Glaucoma patients who undergo delayed treatment may not see many visual function consequences. Photo: Brian D. Fisher, OD. Click image to enlarge.
Upon comparing the long-term visual outcomes in the two arms of the Early Manifest Glaucoma Trial to determine if delayed treatment was associated with decreased visual function, researchers recently found that vision impairment occurred at similar proportions in both treatment arms with a slight preponderance in the treatment group, while visual field damage was slightly higher in the control group.
A total of 255 subjects with newly detected, untreated glaucoma were randomized to immediate treatment with topical betaxolol and argon laser trabeculoplasty or to no initial treatment as long as no progression was detected. Subjects were followed prospectively with standard automated perimetry, visual acuity measurements and tonometry for up to 21 years.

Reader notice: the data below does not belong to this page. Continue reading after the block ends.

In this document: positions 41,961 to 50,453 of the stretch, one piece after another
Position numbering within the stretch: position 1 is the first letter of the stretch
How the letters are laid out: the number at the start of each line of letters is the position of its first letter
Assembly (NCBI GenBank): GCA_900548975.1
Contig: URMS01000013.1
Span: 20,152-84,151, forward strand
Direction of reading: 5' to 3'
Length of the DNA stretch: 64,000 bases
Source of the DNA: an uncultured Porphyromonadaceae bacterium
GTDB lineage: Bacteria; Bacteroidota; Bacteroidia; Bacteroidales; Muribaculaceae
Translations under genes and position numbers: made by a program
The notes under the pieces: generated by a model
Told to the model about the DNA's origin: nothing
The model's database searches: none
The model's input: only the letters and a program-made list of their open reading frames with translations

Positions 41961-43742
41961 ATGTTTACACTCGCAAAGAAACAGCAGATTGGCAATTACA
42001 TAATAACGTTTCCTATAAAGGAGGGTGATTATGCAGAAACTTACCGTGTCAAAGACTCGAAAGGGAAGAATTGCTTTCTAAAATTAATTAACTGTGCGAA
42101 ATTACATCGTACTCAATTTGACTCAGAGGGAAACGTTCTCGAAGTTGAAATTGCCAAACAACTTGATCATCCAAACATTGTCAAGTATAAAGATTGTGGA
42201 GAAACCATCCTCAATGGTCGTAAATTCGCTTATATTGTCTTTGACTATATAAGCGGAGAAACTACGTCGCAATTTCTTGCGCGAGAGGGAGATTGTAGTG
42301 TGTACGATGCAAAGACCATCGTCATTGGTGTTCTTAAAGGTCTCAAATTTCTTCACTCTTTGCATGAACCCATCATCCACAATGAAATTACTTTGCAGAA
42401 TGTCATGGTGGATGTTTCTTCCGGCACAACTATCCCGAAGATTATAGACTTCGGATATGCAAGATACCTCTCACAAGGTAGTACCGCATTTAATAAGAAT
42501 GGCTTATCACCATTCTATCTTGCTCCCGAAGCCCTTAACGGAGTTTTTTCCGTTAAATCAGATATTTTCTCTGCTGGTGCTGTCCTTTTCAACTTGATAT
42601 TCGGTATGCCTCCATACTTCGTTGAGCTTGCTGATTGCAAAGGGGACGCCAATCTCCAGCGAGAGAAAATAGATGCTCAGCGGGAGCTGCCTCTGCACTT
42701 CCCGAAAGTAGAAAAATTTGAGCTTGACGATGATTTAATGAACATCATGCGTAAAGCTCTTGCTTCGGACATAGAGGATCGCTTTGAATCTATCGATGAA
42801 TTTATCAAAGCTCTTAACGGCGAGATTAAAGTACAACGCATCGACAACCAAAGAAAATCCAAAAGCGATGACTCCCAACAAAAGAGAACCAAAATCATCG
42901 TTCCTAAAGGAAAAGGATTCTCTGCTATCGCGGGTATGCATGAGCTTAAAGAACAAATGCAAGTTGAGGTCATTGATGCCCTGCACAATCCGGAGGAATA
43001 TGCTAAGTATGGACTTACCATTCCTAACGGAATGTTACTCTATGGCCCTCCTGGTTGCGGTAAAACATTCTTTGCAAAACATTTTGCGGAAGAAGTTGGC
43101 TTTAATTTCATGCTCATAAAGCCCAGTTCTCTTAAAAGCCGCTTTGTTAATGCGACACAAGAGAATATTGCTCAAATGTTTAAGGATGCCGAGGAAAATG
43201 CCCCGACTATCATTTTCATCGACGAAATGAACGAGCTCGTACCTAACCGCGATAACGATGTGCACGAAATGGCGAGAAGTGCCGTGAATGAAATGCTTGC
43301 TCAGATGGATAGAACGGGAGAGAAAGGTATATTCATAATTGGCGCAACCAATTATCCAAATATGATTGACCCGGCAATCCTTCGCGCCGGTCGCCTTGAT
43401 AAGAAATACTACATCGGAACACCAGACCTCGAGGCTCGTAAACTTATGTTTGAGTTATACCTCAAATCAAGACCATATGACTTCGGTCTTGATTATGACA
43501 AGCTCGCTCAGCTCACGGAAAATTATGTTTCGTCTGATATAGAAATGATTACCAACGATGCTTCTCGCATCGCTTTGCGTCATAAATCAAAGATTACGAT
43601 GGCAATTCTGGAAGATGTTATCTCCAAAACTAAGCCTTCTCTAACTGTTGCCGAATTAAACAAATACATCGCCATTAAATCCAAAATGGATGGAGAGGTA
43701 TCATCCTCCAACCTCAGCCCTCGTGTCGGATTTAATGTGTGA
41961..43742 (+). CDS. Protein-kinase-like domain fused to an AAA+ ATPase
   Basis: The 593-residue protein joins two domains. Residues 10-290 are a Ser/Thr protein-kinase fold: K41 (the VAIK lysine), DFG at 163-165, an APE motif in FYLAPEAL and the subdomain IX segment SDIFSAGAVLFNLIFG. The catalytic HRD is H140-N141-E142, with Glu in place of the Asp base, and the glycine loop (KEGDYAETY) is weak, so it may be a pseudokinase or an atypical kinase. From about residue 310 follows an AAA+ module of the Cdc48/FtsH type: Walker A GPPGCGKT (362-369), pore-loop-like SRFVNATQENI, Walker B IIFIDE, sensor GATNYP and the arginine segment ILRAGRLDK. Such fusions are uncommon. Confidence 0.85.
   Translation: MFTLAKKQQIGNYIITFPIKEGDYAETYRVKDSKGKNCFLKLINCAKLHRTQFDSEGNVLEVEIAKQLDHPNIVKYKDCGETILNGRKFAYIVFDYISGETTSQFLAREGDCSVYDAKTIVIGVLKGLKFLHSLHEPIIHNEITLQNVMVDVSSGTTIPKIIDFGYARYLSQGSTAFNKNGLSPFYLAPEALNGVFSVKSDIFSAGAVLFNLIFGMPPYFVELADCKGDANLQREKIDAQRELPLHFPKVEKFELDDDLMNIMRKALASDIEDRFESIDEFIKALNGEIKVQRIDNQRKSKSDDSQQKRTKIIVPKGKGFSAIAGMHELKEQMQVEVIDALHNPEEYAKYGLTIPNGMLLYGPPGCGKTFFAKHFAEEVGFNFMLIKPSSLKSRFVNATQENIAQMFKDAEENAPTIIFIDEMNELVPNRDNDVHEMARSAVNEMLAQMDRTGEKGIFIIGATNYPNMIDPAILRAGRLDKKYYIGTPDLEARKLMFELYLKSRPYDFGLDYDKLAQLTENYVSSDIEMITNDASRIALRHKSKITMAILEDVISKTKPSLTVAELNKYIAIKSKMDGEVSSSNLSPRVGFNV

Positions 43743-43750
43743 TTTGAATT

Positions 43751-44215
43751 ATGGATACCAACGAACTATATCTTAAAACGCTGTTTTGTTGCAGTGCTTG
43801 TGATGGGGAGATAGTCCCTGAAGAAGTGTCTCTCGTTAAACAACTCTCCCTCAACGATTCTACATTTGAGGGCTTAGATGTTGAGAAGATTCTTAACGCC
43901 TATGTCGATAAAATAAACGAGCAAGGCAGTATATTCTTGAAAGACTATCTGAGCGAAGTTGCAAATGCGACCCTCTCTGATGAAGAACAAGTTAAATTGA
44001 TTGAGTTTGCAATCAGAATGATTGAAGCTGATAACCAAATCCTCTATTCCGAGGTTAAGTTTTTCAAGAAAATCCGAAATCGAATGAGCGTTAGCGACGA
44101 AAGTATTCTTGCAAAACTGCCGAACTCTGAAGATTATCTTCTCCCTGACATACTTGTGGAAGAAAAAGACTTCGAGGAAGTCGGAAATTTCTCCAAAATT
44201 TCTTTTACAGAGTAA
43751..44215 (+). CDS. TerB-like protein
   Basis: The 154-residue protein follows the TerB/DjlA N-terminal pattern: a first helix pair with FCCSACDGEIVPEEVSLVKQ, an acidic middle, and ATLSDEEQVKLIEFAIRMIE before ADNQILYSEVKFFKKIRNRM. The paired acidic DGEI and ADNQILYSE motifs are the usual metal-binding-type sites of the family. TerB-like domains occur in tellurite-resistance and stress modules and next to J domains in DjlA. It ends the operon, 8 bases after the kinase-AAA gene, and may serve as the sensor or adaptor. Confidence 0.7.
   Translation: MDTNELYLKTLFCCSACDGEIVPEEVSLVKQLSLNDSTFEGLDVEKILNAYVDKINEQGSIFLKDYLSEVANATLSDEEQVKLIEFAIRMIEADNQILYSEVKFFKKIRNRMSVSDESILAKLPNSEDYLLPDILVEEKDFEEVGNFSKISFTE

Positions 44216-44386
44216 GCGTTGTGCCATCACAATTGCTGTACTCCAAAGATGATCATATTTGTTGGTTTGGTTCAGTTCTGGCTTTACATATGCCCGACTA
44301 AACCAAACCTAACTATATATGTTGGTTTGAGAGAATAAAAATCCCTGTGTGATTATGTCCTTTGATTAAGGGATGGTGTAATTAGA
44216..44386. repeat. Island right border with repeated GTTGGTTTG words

The percentages of eyes with vision impairment or blindness were slightly higher in the treated group than in the untreated control group (12.1% vs. 11.0% and 9.4.% vs. 6.1%, respectively), as were subjects with vision impairment ≥one eye (19.5% vs. 18.7%). The differences were not statistically significant, nor were the cumulative incidences of vision impairment in at least one eye. The control group had more field loss than the treatment group, with median mean deviation in the worse eye of -14.73dB vs. -12.85dB and rate of progression of -0.74dB/year vs. -0.60dB/year, not statistically significant. Differences in visual acuity were minimal.
“These findings indicate that the cost of delaying glaucoma diagnosis, and thus treatment, a few years in patients with early glaucoma should not be associated with a large visual function penalty but probably with some smaller penalty,” the team concluded in their paper.
Heijl A, Peters D, Bengtsson B. Longterm impact of immediate versus delayed treatment of early glaucoma results from the Early Manifest Glaucoma Trial. Am J Ophthalmol. May 2, 2023. [Epub ahead of print].